A lack of ambition is the biggest enemy of a renewal of the transatlantic partnership. That goes for Europe as a whole, and particularly for Germany. Consequently, the German government should immediately approach the new Biden administration to reach a new consensus on the transatlantic partnership with the United States that lasts far beyond the next four years.
A new consensus is necessary because Europe will only be able to act in unison and build its joint capacity with support from the United States. And a new consensus is possible because President Joe Biden knows that the US can maintain its global leadership role solely through close collaboration with a capable Europe. A strong and unified Europe and an Atlanticist-oriented United States are two sides of the same coin.
The transatlantic narrative, however, needs an update, a fresh impulse. The transatlantic partnership’s foundation lies in the solidarity amongst democracies and thus in human rights, freedom, the rule of law, and yes: sustainability, too. A keener awareness of the fragility of democracy and the need for its continued defense is called for. Freedom is the glue that binds peoples on both sides of the Atlantic, now and in the future.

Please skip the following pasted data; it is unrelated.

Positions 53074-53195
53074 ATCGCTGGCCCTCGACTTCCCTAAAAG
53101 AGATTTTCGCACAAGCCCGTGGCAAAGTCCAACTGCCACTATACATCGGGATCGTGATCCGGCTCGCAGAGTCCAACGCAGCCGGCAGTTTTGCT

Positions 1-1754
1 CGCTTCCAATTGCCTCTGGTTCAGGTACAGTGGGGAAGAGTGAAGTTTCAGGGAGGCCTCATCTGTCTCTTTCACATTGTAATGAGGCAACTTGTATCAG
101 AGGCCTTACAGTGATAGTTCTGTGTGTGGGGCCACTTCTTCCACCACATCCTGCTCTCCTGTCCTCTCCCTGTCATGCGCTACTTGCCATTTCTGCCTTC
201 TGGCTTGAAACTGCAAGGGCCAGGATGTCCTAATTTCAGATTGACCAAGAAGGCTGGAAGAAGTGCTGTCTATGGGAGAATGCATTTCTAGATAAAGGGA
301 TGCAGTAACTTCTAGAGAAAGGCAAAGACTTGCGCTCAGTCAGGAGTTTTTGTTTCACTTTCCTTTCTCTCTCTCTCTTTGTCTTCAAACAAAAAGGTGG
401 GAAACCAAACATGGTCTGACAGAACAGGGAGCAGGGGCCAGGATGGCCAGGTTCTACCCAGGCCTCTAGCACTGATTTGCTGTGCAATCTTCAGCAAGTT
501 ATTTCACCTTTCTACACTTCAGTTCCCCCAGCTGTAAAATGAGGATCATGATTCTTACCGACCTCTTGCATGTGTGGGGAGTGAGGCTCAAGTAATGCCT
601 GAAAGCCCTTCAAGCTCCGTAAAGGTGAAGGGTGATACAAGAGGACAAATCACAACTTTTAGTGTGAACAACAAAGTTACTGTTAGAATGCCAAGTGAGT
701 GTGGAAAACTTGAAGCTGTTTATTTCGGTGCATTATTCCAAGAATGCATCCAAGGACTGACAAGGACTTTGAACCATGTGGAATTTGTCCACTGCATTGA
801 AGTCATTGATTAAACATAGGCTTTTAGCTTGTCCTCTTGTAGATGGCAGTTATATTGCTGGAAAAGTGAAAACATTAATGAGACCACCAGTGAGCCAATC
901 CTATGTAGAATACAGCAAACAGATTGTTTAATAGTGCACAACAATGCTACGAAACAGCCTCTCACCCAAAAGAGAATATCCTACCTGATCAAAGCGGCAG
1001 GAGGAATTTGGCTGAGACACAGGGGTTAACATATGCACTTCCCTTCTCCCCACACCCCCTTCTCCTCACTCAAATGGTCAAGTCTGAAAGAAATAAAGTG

A new consensus is only sustainable if diverse civil societal groups, not just the established players, get involved and commit to it. Social movements, striving to combat climate change, overcome racism and sexism, or change and modernize the workplace, all offer vital transatlantic connections, especially those driven by youth and minority groups. After all, it has always been the struggle for reform and emancipation, the attempt to perfect the principles and the practice of democracy that has made the West attractive and robust.
As a first step toward a new consensus, the German government should start a G7 initiative to fight COVID-19. The upcoming Italian G20 presidency could build on this initiative. It would help to restart multilateralism, for example by establishing joint doctrines like a “pandemic playbook,” by establishing collaborative medical rapid-response teams and early warning reporting in the fight against pandemics. This kind of daily cooperation on the most urgent challenge of the day will build momentum toward further joint problem-solving and will help to deliver early success for the new US president.